The Federal Housing Administration will reportedly announce more stringent lending requirements and higher borrowing fees. The move comes in response to growing concerns that rising losses on mortgages it insures will require a taxpayer bailout. Although any credit tightening is welcome, the agency will not propose an increase in the minimum downpayment, currently 3.5 percent. (Borrowers with credit scores below 580 will be required to put down a minimum of 10 percent, but most FHA lenders already require a 620 minimum score.)
Yesterday, the Wall Street Journal noted that “home builders are worried” the FHA would propose raising the minimum downpayment. The CEO of a Texas builder said it would be a “game changer,” meaning that it would hinder the nascent housing recovery. However, other industry observers believe otherwise:
In markets where home values are still falling, buyers who put little money down could see their equity wiped out quickly. The FHA is “just manufacturing more upside‐down homeowners by the truckload in Arizona, California, and Nevada,” says Brett Barry, a Phoenix real‐estate agent who specializes in selling foreclosed homes.
FHA commissioner David Stevens counters that inhibiting lending by increasing downpayment requirements would “perpetuate” price declines. But falling prices are a painful, but necessary, correction needed to bring the housing market back into equilibrium. Government interventions in the wake of the housing bubble’s burst have created an artificial cushion. Thus, any alleged housing recovery could prove illusory when the cushion is removed. In addition, the longer the government tries to prop up the housing market, the greater the economic distortions and risk to taxpayers.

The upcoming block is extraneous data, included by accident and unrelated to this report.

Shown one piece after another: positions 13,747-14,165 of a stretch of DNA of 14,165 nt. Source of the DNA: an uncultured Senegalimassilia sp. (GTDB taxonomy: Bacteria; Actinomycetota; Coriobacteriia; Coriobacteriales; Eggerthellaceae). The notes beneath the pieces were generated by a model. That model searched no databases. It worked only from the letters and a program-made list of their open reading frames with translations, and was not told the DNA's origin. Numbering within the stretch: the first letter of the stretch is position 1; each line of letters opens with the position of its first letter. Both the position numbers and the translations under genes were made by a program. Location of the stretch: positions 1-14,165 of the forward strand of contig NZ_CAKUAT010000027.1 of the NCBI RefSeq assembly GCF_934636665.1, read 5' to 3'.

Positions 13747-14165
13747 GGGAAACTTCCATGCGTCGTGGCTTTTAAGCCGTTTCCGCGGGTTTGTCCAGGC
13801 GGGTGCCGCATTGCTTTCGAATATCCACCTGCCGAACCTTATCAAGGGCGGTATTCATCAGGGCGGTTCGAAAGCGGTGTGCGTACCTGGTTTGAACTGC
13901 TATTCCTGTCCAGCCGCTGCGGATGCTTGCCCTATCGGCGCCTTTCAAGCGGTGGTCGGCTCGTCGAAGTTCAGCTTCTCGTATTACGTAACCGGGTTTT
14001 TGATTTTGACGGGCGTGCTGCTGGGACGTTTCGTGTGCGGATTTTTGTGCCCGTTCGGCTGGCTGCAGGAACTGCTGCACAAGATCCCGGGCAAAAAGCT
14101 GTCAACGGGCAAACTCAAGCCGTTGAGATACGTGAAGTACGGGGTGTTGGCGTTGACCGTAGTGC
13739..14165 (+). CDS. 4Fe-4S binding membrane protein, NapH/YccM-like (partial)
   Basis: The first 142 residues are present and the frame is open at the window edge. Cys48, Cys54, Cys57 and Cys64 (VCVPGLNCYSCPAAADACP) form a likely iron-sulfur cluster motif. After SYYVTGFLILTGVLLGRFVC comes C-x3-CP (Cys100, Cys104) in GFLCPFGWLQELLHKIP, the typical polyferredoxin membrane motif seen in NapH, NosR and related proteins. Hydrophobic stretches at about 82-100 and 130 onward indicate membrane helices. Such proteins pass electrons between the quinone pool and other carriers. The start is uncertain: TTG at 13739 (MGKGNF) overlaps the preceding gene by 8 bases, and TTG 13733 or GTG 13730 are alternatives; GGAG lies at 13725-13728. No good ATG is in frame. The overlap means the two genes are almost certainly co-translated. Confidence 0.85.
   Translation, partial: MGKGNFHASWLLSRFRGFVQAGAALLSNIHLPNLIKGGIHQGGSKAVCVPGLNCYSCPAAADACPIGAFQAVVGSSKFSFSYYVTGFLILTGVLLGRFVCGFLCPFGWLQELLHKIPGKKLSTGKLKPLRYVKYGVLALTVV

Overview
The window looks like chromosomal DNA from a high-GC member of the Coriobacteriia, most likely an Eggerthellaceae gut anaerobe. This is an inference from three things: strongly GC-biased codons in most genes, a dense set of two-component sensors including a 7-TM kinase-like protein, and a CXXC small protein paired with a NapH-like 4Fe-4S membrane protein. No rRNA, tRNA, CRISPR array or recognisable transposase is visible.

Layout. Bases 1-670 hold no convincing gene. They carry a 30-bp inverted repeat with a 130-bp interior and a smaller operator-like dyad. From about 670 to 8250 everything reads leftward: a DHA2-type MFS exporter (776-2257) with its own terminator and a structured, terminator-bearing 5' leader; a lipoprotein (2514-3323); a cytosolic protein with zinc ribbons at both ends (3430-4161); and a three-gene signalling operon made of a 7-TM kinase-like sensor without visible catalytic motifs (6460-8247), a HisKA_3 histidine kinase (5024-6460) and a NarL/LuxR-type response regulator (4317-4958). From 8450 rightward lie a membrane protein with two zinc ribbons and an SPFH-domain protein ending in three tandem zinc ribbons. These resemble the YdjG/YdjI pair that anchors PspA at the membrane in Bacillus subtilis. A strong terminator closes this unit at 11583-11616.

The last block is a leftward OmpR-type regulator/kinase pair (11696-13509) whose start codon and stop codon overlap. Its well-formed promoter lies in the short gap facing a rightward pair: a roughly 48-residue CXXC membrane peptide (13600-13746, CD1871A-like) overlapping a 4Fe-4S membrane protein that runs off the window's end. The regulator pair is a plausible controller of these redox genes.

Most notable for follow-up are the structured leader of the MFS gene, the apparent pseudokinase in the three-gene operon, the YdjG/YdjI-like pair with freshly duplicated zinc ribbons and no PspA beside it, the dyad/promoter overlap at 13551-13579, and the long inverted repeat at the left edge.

The article cites the example of a 42‐year‐old air‐conditioning repairman who just bought a house with the FHA minimum 3.5 percent downpayment. To meet the requirement he had to borrow part of the money from his father‐in‐law, which he then repaid with the $8,000 first time homebuyer tax credit. He now has a $1,466 monthly mortgage payment on a $50,000 salary. Factoring in utilities and other homeownership costs, it’s not inconceivable that half of his pre‐tax salary will be devoted to just his home. Is it any wonder the FHA is experiencing large default rates?